There is always a story inside of us that is just waiting to be told. I wrote recently that you can’t paint without saying something through it.
Painting reveals our secrets the way our body language does.
I don’t know how the story can bypass conscious thought, but it does, consistently.
Maybe you meant can I tell when an image is contrived. To that, I would say yes. Besides the knowledge that comes from the memory or experience of doing it, I can see an obvious difference in the finished composition. At least in my own creative output.
When I can bypass the expectation, I’m left with something that almost feels like it was painted by someone else. What’s nice is when I admire their work!
Does any of this make sense?
Painting is physical as far as picking up a paintbrush and applying pigment to a surface, but it is far more cerebral and even recondite. My subconscious just needs my hand to hold the brush or pencil.
One approach is not better than the other. I love to see pleinair paintings that record the facts of a landscape. I’m a huge fan of portrait painting. I just happen to be enjoying abstract painting now. And besides, they’re not mutually exclusive. You can record facts and even capture a likeness in an abstract work. I believe feelings are facts, too.
Forty years ago or so, I read that someone asked Picasso why he painted a woman with two eyes on one side of her head. He asked if the person had a picture of his wife. He pulled out his wallet and showed Picasso a photograph, to which he responded “Is she so small?”
The point is that every painting, every photo is an abstraction. It’s a two dimensional representation of a three dimensional world. Furthermore, the more an image looks like the real thing, the more of a lie it is. The more it pretends to be something that it is not.
My windshield was speckled with water as I drove along the road toward Clearwater Lake. The cool air felt so good after being on a long road trip down south. We spent a week in the intense heat. It was a wonderful trip. We traveled down familiar roads and visited places I used to live. We saw relatives and lifelong friends. We visited schools I attended. We celebrated my father’s 91st birthday. We swam in the ocean. It was wonderful, as I said. Nothing is as wonderful as coming back home.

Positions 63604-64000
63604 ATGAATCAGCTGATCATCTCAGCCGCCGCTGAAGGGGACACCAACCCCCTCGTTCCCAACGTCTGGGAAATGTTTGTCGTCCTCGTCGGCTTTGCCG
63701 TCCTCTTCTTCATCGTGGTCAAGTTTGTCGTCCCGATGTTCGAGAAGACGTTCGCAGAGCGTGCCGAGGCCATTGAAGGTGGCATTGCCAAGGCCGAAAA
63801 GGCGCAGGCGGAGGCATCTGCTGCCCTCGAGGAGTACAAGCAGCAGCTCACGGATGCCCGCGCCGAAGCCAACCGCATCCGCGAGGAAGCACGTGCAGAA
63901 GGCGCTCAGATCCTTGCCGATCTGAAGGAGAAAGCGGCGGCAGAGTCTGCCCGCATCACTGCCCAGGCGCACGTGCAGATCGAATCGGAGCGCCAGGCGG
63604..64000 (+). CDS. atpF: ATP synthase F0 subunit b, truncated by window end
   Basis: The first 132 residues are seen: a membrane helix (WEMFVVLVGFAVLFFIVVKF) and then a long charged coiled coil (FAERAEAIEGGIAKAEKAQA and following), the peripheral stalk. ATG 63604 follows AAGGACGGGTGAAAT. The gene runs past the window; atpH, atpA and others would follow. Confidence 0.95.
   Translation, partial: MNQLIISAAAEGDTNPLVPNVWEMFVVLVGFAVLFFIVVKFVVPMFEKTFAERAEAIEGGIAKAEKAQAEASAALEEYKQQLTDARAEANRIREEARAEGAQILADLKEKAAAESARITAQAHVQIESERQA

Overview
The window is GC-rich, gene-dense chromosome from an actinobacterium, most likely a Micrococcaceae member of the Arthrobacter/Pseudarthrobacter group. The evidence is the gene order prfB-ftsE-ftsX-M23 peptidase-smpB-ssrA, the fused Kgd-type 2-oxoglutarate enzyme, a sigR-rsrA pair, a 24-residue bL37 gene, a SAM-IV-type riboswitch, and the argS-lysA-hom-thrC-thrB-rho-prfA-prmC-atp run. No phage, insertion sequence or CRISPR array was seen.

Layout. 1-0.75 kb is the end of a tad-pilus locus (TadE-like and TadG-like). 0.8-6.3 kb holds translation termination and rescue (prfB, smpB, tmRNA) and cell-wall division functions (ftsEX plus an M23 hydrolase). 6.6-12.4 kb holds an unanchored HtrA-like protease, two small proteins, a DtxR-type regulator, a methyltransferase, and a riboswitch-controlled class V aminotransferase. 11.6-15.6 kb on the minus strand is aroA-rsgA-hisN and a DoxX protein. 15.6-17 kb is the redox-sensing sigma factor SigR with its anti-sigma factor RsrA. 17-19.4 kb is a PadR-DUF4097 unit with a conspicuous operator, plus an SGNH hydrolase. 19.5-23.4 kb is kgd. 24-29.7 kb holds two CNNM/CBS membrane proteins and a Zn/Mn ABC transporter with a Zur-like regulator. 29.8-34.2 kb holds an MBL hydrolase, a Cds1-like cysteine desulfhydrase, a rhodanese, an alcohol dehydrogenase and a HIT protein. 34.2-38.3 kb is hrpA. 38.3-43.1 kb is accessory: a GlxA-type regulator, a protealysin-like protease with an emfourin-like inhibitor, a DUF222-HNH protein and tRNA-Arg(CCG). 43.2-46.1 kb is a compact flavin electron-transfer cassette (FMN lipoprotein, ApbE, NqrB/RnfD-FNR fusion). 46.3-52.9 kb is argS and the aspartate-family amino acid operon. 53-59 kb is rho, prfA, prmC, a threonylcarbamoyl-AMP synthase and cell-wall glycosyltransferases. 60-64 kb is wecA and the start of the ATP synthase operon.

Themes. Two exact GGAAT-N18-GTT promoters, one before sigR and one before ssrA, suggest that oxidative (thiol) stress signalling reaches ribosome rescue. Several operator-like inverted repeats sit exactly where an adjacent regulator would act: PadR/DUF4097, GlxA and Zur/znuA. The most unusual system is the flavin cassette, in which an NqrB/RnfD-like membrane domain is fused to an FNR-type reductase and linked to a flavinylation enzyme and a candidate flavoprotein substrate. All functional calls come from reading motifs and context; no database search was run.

I don’t need to go away to appreciate this place. When I travel, I long for home. This is where I belong.
It feels like Christmas Eve tonight. I have a kiln full of pottery cooling, and I will be able to open it in the morning.
I just returned from a 3,700 mile road trip, and the whole way, I thought about making ceramic pieces. I had unpacked the kiln just before leaving home, and filled it again the first day I was back.
A week ago Monday, I unloaded a kiln full of new pottery. Here are pictures of a few pieces. You can see many more at instagram.com/timouth
I just got home from a long road trip. I visited places I lived as a child. I walked around the block at the first house I remember. I walked past my first elementary school, and saw little kids running on the playground. I told my son “that was me 55 years ago.”
It’s a good thing we can’t know what’s coming. I’m sure I would have skipped a lot of it, but it was all necessary to get me right here. And I’m glad I’m right here.
I visited the farm in Romeo again. I spent more time in town. I drove past my friend’s house. She died recently, and the house has new owners, but I remembered her.
I spent a night with my aunt and uncle. 56 years ago, I was the ring bearer in their wedding. It was wonderful to catch up with them.
The reason for the trip was to celebrate my dad’s 91st birthday. Three of my four brothers were there, and we celebrated together. I brought a few more pieces home with me. They are exhibits in the museum of my life.
Yesterday, I reconnected with dear friends. What joy. More than friends.
A lot of water has flowed under all of our bridges, but the banks are firm, and we could all enjoy the view together.
I listened to the chime of the clock that hung in our dining room on the farm. It was just below my bedroom, so I always knew what time it was. It marked the time when I was a child, and still records the minutes all these years later.
Now I am back home. My favorite place in all the world.
Usually, before I go to bed, I go to my studio and paint a little. The house is quiet, and it has become part of my bedtime ritual.
I was chatting online with my friend Lisa, and told her I was going to paint. I asked her for some colors. She listed her favorites, and I told her it would not be a representational piece, but asked her what I should think about while I’m painting. She said “Lisa’s happiness.”
When I create these abstracts, I try to be random, and rarely include anything intentionally. I paint on 11″ x 14″ watercolor sheets, but when I’m done, I quarter them to 5.5″ x 7″. There is just too much information in the whole sheet, and cutting it down further randomizes the composition.
They’re quick. She was still online when I came back upstairs. I showed her the images, and she picked her favorite. I see Lisa smiling, with one of her chickens on her head. It reminds me of a recent day when we played in her yard taking photos together. Another looks like her favorite beach where we bulldozed rocks with our hands, and I took videos of the waves rolling in.
I’ve said this before, but I don’t understand how these stories come out in paint and pencils without any intention at all.